by Susan Braden, CT Insider/Shoreline Times, February 4, 2022

Reconnecting with a long-lost love online is not a new story — but it’s one that still captures the imagination of many people.

What if? — that’s the big question that Branford writer Jen Payne aims to answer in her new novel, Water Under The Bridge: A Sort-of Love Story.

Set in the early 2000s, the story is told through a series of emails between two former loves who find each other online after years of leading separate lives. And it’s a story readers can relate to, the author said.

“I think it’s one of these things where people reconnect after however many years,” and think, “‘Well, what’s going to happen?’” Payne said.

The epistolary novel is reminiscent of the hit ’90s rom-com You’ve Got Mail with Meg Ryan and Tom Hanks, produced nearly a decade before social media popped up on anyone’s radar or screen. Long before smart phones and tablets, people communicated online via their home computer. In the movie, Hanks and Ryan fall in love through email.

An epistolary novel is one written as a series of letters, in this case emails, Payne said.

Payne’s novel is a personal story which she calls “creative nonfiction.” She describes the book as part “conversation, a memoir, a love story.”

While Payne was going through this email exchange in real time, she knew it would make a good book — whichever way it turned out. So she saved all the emails all these years.

When she started to write the novel, “it had a life of its own,” Payne said.

In the book, Payne captures the first ripples of excitement, her fear of embarrassment and the emotional rush of what it might be like to reconnect with someone special from the past.

Payne wanted readers to see themselves and recognize “those moments when you fall in love — either you fall in love with a person, you fall in love with a situation, you may fall in love with a new baby.

“Those moments that create great change for us and how it opens our heart,” she said.

While a true story, Payne said she was “creatively interpretative” in her use of the actual emails — they have a poetic cadence to them. She never names either character.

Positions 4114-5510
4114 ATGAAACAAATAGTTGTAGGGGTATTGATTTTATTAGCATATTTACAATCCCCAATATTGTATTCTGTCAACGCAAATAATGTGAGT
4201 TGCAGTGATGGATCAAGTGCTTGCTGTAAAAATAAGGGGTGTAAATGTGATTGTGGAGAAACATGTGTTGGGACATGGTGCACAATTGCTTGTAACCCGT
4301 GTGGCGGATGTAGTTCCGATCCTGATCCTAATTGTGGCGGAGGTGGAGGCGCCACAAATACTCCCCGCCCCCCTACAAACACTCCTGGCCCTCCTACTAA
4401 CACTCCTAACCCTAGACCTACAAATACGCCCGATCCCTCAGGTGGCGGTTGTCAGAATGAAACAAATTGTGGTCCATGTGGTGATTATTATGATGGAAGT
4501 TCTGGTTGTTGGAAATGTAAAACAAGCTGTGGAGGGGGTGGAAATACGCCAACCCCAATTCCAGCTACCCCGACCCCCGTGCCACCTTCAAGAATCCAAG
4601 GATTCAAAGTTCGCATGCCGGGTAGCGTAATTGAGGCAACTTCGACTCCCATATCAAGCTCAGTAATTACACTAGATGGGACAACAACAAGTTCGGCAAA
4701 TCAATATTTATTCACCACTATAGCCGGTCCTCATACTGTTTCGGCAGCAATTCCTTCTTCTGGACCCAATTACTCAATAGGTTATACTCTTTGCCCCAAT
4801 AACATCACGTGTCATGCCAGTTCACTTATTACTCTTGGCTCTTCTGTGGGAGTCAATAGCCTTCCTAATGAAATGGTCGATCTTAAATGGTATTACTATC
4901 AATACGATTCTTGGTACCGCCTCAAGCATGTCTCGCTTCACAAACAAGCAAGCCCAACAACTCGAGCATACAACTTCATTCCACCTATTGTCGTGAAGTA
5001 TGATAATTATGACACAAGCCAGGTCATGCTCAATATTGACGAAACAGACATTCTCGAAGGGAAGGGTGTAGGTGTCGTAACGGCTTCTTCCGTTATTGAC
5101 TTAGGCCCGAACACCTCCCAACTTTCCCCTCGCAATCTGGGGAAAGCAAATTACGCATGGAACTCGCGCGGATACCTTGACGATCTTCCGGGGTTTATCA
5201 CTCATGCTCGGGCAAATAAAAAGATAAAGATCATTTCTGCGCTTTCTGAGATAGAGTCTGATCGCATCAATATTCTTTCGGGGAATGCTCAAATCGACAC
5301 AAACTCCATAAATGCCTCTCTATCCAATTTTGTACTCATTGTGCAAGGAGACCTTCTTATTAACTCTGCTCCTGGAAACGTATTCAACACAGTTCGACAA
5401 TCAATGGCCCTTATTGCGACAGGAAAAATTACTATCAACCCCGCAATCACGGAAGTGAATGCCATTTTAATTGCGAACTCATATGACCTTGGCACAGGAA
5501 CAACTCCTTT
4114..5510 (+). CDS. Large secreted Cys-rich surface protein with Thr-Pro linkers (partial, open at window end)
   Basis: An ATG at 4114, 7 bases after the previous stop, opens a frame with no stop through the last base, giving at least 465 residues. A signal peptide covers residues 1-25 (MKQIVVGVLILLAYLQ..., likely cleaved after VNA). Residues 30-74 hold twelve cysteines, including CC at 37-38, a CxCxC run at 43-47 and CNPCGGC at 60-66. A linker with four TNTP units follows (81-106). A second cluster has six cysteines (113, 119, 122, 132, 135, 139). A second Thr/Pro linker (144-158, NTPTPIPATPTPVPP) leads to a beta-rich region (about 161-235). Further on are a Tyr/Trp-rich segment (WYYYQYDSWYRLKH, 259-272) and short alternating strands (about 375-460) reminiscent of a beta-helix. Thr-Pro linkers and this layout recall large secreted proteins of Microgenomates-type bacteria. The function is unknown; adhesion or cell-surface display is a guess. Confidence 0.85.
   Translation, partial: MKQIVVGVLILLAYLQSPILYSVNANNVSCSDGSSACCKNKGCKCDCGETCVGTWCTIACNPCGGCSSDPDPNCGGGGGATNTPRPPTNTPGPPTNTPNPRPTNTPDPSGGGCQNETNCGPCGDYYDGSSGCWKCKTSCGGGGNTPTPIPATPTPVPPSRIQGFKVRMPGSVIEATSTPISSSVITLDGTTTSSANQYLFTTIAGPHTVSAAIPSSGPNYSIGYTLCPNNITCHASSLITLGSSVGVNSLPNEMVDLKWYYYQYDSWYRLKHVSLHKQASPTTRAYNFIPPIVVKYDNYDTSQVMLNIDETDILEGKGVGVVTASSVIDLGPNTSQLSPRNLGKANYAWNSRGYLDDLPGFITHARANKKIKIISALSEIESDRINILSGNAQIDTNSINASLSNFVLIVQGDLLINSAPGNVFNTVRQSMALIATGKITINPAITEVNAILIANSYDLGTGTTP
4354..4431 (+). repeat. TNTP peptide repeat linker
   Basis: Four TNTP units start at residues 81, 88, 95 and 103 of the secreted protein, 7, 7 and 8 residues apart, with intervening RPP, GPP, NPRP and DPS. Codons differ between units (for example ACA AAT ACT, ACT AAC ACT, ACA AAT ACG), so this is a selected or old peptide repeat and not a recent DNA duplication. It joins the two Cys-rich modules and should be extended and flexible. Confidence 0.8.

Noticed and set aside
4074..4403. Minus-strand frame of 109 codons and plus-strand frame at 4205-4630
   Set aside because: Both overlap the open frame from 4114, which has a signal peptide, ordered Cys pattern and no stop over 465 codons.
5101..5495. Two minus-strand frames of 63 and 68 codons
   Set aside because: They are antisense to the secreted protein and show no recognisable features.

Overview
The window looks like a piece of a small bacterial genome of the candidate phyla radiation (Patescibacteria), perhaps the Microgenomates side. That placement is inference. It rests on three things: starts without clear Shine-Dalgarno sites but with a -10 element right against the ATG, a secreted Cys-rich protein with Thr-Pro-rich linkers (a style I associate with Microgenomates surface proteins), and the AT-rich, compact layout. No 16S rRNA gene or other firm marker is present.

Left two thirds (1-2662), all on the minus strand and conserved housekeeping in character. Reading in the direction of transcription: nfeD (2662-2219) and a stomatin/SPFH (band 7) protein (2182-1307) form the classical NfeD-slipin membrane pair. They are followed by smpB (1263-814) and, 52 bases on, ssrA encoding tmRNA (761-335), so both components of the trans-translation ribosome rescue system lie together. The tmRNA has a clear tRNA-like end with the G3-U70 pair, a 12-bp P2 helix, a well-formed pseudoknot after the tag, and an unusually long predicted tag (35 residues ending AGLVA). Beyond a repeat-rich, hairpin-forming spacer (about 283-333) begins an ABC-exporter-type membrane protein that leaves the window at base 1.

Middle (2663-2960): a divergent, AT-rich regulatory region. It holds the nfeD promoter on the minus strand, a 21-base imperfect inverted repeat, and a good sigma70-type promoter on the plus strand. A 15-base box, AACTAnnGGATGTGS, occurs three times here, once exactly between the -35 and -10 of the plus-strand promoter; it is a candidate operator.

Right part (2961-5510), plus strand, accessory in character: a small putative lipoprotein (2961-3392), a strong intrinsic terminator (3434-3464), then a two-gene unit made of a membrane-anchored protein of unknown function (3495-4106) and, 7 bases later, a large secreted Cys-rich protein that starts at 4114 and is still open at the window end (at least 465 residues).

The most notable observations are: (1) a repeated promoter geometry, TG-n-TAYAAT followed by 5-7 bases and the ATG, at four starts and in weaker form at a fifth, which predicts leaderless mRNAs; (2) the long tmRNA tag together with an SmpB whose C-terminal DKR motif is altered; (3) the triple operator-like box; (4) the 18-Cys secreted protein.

Catching up with a lost love is a universal theme, she said. When Payne gave a copy of her book to a fellow writer, Payne recalled her friend’s eager response, “She said, ‘Oh, that happened to me, too!’”

Payne recalled a relative of hers who “met up with his high school sweetheart at his 30th reunion and ended up getting married — so you never know,” she said with a smile.

In an excerpt from “Water Under the Bridge,” Payne writes about her nervous anticipation of meeting with her lost love:

“Was he checking his email as often as she was? Did he feel like a teenager, too? She was kicking herself for the silly reaction to him – the sudden leap of her heart, the grin on her face.”

The book also marks a time in Payne’s life when she wasn’t writing, but working as a graphic artist in marketing.

“People know me as the writer, the poet, this creative person,” she said. “Before this moment I wasn’t any of that. I wasn’t writing, I wasn’t creating.

“This is the moment that changed me,” she said.

Payne, a graphic designer who owns her own public relations firm, is well known on the shoreline — she has done publicity with her company, Words By Jen, for local organizations for years such as The Branford Land Trust, Branford Compassion Club, Branford Community Gardens and Guilford Art Center. She is an active member of the Arts Council of Greater New Haven and the Branford Arts and Cultural Alliance, as well.